Court officials may get immediate election results Thursday night, at taxpayer expense
By Chris Butler | Tennessee Watchdog
NASHVILLE — Tennessee Administrative Office of the Courts officials might use state equipment and state employees Thursday night to immediately monitor real-time results of that evening’s judicial elections, according to various emails evidently sent from that office.
Granted, AOC officials will need to know who the winners are, especially if Tennessee Supreme Court justices win retention.
But why can’t they just get the results from the media, like the rest of us Thursday night, instead of using resources on the taxpayers’ dime?
Barring that, why can’t they wait until the very next morning to get the results or even days later when state officials certify election results?
Getting results, AOC Administrative Director Bill Young told Tennessee Watchdog in a letter Tuesday, has to do with a great sense of urgency, especially considering newly elected judges will take office Sept. 1.
“This year we anticipate the largest turnover in the state’s judicial ranks in recent memory, with at least 40 new judges assuming positions in the state judiciary,” Young said in his letter.
“Thus, with this extremely short timeframe between the election and occupancy of office, the AOC wants to know at the earliest possible moment who these judges will be so that we can expeditiously and efficiently perform our aforementioned responsibilities in training, equipping, and staffing these new judges.”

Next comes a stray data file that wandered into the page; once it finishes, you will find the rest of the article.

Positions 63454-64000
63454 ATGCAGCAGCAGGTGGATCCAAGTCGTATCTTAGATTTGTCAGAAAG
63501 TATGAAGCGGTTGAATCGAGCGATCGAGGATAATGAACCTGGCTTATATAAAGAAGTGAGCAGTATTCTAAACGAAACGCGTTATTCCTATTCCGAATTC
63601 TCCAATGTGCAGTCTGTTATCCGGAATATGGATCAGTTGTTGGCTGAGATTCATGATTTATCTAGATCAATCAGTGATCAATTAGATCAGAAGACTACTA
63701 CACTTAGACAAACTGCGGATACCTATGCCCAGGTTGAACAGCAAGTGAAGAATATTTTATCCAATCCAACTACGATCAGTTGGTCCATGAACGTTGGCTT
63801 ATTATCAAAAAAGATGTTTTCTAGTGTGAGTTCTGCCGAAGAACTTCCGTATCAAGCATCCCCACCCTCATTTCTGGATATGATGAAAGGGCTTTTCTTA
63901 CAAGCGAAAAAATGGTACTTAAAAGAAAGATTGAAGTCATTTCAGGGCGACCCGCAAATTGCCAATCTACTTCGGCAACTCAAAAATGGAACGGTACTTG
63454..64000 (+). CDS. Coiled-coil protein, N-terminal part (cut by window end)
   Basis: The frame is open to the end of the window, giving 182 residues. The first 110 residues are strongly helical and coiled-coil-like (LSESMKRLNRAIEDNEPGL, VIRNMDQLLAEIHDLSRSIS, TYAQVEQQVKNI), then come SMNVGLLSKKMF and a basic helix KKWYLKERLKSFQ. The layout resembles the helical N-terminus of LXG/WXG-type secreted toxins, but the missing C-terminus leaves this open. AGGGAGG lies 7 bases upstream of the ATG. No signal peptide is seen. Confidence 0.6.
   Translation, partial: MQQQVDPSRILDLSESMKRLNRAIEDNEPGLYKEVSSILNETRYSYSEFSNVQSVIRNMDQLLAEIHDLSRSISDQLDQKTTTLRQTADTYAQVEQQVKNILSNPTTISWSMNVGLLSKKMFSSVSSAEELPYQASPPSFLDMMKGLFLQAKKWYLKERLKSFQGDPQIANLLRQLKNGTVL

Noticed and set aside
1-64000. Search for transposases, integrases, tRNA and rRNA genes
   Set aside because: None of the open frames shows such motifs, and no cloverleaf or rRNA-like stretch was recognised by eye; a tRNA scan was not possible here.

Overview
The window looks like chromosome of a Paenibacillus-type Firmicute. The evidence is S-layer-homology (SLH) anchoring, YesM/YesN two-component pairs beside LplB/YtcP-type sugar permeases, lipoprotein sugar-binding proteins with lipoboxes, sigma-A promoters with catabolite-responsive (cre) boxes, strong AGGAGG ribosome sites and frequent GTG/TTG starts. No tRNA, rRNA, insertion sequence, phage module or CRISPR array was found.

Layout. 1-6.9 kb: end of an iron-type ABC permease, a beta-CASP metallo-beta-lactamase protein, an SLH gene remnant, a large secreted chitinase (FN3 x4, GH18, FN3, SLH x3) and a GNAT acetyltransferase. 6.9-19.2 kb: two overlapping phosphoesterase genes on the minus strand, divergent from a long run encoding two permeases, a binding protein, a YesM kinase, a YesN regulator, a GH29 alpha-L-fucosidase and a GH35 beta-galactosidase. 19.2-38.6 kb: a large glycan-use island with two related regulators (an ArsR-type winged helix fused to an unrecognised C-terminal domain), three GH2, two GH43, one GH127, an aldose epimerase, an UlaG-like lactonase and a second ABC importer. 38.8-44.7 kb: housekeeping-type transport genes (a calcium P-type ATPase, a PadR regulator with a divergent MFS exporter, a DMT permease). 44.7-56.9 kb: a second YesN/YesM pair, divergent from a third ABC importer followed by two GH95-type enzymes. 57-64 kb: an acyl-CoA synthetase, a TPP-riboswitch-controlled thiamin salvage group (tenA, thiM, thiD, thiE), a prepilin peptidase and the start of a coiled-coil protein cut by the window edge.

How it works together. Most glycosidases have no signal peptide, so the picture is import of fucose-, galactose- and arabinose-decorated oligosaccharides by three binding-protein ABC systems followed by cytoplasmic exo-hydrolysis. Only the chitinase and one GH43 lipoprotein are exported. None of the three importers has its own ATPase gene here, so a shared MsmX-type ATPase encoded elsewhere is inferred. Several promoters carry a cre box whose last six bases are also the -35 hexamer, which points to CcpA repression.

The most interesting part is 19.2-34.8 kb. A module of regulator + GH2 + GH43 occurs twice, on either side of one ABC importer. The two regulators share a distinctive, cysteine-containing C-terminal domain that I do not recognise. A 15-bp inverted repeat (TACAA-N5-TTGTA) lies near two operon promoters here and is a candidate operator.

AOC officials, Young said, will need time to train newly elected judges in various procedures and secure office space, equipment and staff for them.
Ann Lynn Walker, the AOC’s Technology Division Director, evidently requested that Joni Kies, director of the Secretary of State’s Information Systems Division, provide specific information on real-time results in a July 28 email.
Tennessee Watchdog showed the emails to AOC officials and asked about their authenticity, but Young did not comment.
As of Tuesday, officials with the Secretary of State’s office had not returned requests for comment on whether they agreed to provide the information.
Young also did not comment on whether there was any precedent for state employees using state equipment to monitor election returns in real time in the evenings.
Young, however, did tell Tennessee Watchdog that he and his staff members will likely put in overtime to properly prepare the new judges for their new jobs. Young did not say if working outside of normal operating hours Thursday night is part of that overtime.
Also, by the same emails, AOC Conference Coordinator Stephanie Etheridge appears to have asked Andrew Dodd, attorney for the Secretary of State’s Division of Elections, for a list of all individuals running for a judge position.
As before, Young didn’t comment on whether there was precedent for this, and no one from the Secretary of State Tre Hargett’s office responded to requests for comment Monday or Tuesday.
As Tennessee Watchdog previously reported, state Supreme Court Justices Gary Wade, Connie Clark and Sharon Lee, all Democrats, are among those candidates up for a vote Thursday.
The election has engendered major controversy.
Many Republicans blame the justices, all up for retention, for a softness of crime and for appointing Attorney General Bob Cooper, who did not join 27 other states in fighting Obamacare.
Pro-retention forces, meanwhile, say big business interests and the Koch brothers are trying to force the justices out with a big money campaign.
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